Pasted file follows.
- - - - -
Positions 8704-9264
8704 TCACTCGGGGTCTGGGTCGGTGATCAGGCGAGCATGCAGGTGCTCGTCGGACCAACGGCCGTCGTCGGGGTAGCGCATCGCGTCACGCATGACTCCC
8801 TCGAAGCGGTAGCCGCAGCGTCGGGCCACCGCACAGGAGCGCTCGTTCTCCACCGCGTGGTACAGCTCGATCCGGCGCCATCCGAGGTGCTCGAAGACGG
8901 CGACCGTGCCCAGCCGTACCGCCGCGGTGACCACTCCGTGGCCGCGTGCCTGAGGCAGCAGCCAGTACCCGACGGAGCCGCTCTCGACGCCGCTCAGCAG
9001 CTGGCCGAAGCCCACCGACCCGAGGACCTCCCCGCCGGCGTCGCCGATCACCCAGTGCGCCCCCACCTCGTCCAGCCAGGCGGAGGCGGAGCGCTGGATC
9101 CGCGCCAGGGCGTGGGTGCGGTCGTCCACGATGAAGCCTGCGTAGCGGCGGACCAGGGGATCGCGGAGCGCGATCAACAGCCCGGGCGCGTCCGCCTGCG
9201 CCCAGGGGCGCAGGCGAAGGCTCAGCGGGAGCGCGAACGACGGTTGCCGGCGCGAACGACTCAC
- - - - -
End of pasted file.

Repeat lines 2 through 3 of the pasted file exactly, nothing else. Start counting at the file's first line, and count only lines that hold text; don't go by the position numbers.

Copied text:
8704 TCACTCGGGGTCTGGGTCGGTGATCAGGCGAGCATGCAGGTGCTCGTCGGACCAACGGCCGTCGTCGGGGTAGCGCATCGCGTCACGCATGACTCCC
8801 TCGAAGCGGTAGCCGCAGCGTCGGGCCACCGCACAGGAGCGCTCGTTCTCCACCGCGTGGTACAGCTCGATCCGGCGCCATCCGAGGTGCTCGAAGACGG